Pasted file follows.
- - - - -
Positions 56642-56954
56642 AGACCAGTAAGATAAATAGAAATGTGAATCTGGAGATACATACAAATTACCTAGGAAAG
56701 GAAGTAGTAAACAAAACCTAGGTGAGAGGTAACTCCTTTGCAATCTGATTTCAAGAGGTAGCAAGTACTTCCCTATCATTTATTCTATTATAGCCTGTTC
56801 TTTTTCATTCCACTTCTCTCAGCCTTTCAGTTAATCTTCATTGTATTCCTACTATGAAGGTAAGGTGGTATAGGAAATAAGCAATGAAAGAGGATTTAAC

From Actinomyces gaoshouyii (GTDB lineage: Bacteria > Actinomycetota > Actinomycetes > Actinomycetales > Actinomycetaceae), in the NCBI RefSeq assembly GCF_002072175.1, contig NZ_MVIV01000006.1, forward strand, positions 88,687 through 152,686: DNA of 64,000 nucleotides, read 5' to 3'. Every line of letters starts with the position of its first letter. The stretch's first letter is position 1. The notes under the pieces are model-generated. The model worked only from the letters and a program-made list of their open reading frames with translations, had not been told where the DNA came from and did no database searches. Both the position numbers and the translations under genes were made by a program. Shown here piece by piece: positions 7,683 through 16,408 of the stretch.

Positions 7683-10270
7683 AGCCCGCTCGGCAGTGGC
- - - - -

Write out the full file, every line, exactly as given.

Positions 56642-56954
56642 AGACCAGTAAGATAAATAGAAATGTGAATCTGGAGATACATACAAATTACCTAGGAAAG
56701 GAAGTAGTAAACAAAACCTAGGTGAGAGGTAACTCCTTTGCAATCTGATTTCAAGAGGTAGCAAGTACTTCCCTATCATTTATTCTATTATAGCCTGTTC
56801 TTTTTCATTCCACTTCTCTCAGCCTTTCAGTTAATCTTCATTGTATTCCTACTATGAAGGTAAGGTGGTATAGGAAATAAGCAATGAAAGAGGATTTAAC

From Actinomyces gaoshouyii (GTDB lineage: Bacteria > Actinomycetota > Actinomycetes > Actinomycetales > Actinomycetaceae), in the NCBI RefSeq assembly GCF_002072175.1, contig NZ_MVIV01000006.1, forward strand, positions 88,687 through 152,686: DNA of 64,000 nucleotides, read 5' to 3'. Every line of letters starts with the position of its first letter. The stretch's first letter is position 1. The notes under the pieces are model-generated. The model worked only from the letters and a program-made list of their open reading frames with translations, had not been told where the DNA came from and did no database searches. Both the position numbers and the translations under genes were made by a program. Shown here piece by piece: positions 7,683 through 16,408 of the stretch.

Positions 7683-10270
7683 AGCCCGCTCGGCAGTGGC